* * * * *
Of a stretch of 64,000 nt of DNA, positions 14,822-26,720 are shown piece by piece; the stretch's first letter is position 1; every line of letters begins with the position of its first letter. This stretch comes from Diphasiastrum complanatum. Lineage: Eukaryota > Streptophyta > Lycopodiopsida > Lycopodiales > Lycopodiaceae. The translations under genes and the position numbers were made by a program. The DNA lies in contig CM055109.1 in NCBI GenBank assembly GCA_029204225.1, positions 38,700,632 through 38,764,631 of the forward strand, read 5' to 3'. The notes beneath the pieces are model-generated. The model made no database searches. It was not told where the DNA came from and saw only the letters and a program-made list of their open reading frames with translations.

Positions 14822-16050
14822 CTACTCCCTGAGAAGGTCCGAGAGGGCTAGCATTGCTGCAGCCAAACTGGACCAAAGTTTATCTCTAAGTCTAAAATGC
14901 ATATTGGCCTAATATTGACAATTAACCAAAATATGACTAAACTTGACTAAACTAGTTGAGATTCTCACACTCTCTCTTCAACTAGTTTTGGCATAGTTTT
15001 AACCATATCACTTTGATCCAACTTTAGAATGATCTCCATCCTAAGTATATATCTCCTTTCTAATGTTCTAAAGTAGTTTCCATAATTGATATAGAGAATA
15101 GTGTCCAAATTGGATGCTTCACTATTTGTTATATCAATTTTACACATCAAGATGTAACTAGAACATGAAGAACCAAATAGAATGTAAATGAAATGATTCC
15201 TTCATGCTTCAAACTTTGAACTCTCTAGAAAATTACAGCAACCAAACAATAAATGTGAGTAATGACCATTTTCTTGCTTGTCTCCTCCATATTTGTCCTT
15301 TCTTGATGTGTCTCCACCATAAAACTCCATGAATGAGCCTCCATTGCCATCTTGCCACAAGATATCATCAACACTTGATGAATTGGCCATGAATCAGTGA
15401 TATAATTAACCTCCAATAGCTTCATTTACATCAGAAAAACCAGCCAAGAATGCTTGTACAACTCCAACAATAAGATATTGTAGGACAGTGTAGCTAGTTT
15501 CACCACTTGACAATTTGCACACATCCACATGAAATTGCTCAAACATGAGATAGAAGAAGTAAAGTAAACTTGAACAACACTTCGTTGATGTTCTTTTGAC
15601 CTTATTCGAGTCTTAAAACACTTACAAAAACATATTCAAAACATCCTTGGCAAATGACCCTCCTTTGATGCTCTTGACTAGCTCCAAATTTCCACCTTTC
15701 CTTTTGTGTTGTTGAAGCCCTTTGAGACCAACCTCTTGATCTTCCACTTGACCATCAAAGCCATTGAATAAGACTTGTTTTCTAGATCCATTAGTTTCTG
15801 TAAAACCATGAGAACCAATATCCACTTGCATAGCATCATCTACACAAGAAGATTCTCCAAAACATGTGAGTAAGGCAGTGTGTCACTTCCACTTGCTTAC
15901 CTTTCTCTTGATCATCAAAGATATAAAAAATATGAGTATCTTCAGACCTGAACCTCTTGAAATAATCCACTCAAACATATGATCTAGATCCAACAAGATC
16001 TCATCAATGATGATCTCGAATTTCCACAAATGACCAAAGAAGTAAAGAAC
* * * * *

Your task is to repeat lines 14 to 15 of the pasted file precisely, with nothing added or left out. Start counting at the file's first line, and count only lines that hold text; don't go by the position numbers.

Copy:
15901 CTTTCTCTTGATCATCAAAGATATAAAAAATATGAGTATCTTCAGACCTGAACCTCTTGAAATAATCCACTCAAACATATGATCTAGATCCAACAAGATC
16001 TCATCAATGATGATCTCGAATTTCCACAAATGACCAAAGAAGTAAAGAAC